On a personal note, it’s been this exact maneuver that’s enabled the writing of this book. I’ve been culling and cultivating this material for years now for a forty-five hour lecture course with twelve weekly readings. What’s enabled this book is a shift in the ownership of my school that forced a big deep down. From the extended gap and lack of ownership came the willing of my own will. I decided to shrug off the scaly shackles of Thou Shall and write it how I see it. As with Tiamat, the flesh of Thou Shall is of use in the creation of a new world, but the service of this flesh is no longer to those who came before. The story I see and want to tell relates to the rise of a post-Enlightenment paradigm and the revival of adult imagination supported by Hollywood and the influences of psychological, religious, mystical, mythological movements that somehow converged in California.

Jungian Individuation

Individuation: If Eranos can be seen as the major meeting for mythologists and depth psychologists, Individuation can be seen as its central conversation. Jung was the undoubted anchor of the community. While most of the others came and went throughout the years, Jung was always there, and the center of Jung’s focus was Individuation. He writes, 

All these moments in the individual’s life, when the universal laws of human fate break upon the purposes, expectations, and opinions of the personal consciousness, are stations along the road of the individuation process. This process is, to effect, the spontaneous realization of the whole [person]. The ego conscious personality is only a part of the whole [person], and its life does not yet represent [its] total life. The more [it] is merely ‘I,’ the more [it]  splits [it]self off from the collective man, of whom [it] is also a part … But since everything living strives for wholeness, the inevitable one sidedness of our conscious life is continually being corrected and compensated by the universal human being in us, whose goal is the ultimate integration of conscious and unconscious, or better, the assimilation of the ego to a wider personality. Jung, On Dreams 78

Individuation is the journey through which one becomes whole, and in this sense, fulfills a destiny. Jung considers “it impossible for anyone without knowledge of mythology and folklore and without some understanding of the psychology of primitives and of comparative religion to grasp the essence of the individuation process … at the base of psychological compensation” (On Dreams 76). This is because, as was often the focus at Eranos, he saw the process of becoming whole unfold in myths and fairy tales around the world. A coming of age story, a resurrection myth, even the process of creating the philosopher’s stone—all were interpreted in the context of fulfilling one’s inborn journey to Self-fulfillment.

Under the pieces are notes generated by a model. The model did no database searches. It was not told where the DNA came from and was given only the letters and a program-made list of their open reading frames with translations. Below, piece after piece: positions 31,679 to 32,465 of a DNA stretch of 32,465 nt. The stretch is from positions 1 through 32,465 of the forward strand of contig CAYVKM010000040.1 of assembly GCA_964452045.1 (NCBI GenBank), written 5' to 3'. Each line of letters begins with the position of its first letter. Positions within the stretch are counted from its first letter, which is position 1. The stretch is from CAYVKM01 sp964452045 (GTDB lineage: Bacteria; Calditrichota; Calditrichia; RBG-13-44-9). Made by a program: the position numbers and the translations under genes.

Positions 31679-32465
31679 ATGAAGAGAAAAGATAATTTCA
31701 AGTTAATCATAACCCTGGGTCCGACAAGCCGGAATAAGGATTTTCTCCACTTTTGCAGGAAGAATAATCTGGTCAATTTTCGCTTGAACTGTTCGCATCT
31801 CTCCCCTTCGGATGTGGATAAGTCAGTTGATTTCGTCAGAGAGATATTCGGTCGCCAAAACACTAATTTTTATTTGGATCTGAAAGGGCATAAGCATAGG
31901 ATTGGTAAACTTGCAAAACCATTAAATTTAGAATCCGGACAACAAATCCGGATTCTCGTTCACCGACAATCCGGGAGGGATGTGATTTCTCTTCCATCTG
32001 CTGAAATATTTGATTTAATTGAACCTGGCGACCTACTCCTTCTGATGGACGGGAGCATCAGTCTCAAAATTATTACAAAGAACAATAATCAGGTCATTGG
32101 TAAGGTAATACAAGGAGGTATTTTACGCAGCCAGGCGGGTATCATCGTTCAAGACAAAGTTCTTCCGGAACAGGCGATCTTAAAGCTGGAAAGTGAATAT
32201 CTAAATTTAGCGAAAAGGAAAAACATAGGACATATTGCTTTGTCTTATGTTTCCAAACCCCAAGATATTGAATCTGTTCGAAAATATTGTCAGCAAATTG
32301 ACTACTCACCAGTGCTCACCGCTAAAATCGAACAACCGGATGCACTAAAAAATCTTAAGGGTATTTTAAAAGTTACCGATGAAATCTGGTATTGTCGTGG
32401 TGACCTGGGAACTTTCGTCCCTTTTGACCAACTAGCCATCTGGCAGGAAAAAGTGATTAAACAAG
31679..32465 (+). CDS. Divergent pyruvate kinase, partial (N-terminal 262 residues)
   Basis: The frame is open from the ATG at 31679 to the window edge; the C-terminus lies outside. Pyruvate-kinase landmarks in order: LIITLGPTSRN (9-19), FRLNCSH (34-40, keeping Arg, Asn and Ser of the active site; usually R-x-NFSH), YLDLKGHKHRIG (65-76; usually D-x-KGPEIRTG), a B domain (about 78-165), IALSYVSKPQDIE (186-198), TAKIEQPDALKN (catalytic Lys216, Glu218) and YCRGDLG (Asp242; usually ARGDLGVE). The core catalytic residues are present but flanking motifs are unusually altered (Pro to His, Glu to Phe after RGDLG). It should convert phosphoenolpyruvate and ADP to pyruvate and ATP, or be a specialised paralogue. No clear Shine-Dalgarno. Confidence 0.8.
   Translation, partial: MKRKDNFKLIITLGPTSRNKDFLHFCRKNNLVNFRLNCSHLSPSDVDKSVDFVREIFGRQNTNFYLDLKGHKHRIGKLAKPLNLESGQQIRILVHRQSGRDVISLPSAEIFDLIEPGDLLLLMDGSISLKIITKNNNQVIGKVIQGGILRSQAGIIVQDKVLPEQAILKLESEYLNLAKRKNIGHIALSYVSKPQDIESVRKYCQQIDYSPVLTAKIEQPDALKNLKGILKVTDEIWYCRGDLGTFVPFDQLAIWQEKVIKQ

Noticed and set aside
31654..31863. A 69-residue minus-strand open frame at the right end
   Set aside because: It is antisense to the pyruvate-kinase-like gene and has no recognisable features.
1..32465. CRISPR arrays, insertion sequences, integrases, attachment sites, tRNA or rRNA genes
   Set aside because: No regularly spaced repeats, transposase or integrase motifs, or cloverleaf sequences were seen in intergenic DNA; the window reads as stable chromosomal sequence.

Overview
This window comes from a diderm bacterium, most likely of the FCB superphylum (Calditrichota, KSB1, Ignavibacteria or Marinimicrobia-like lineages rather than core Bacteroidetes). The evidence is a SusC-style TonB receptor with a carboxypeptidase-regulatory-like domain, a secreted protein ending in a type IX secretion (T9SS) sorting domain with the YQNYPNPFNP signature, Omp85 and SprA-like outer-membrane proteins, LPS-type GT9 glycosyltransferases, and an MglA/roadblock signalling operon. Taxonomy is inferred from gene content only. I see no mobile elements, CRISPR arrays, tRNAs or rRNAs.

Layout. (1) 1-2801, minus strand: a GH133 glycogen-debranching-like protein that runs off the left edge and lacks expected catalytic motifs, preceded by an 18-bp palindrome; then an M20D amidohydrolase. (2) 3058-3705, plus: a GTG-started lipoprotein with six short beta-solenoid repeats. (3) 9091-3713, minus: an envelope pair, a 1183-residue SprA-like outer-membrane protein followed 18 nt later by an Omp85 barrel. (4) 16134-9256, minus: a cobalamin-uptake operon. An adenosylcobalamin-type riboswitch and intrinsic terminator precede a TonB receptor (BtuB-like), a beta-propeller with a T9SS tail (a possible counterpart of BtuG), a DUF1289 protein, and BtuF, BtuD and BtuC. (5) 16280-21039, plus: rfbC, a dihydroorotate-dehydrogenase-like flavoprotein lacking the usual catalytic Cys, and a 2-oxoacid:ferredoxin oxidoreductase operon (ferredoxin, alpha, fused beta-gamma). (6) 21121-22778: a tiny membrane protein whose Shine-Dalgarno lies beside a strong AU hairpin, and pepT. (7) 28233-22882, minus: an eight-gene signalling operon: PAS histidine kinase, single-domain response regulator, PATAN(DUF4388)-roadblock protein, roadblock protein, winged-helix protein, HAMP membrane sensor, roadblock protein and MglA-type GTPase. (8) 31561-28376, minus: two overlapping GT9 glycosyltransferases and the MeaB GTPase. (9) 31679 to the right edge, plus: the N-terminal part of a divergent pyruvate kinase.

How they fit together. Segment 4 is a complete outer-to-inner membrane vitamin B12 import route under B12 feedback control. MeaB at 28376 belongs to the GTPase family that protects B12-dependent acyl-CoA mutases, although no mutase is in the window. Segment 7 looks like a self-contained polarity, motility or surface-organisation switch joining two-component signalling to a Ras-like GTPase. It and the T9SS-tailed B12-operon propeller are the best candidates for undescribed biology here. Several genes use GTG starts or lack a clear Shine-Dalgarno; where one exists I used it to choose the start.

It is no surprise that The Myth of the Eternal Return and The Hero with a Thousand Faces were both published by Bollingen, the name of Jung’s tower, and in the same year. Both related a series of processes to personal development—alchemy, agriculture, seasons, New Years, creation and heroic quests. For Jung, it started with his own dreams, which, as he documented in The Red Book, unfolded in a process that took place over an extended period of time and stimulated his own development.

In the depths of this near psychotic break, be became deeply engaged by the relationships between mythology and his own dreams. He writes,

It seems to me the typical motifs in dreams are of much greater importance since they permit a comparison with the motifs of mythology. Many of those mythological motifs—in collecting which Frobenius in particular has rendered such significance—are also found in dreams, often with precisely the same significance … I would like to emphasize that the comparison of typical dream motifs with those of mythology suggests the idea—already put forward by Nietzsche—that dream thinking should be regarded as a phylogenetically older mode of thought” (On Dreams 33).

He especially interested in symbols and what he called archetypes.[1] He writes,

At the same time the theft of the apple is a typical dream motif that occurs in many different variations in numerous dreams. It is also a well-known mythological motif, which is found not only in the story of the Garden of Eden but in countless myths and fairytales from all ages and climes. It is one of those universally human symbols which can reappear autochthonously in anyone, at any time. Thus dream psychology opens the way to a general comparative psychology from which we may hope to gain the same understanding of the development and structure of the human psyche as comparative anatomy has given us concerning the human body” (On Dreams 34).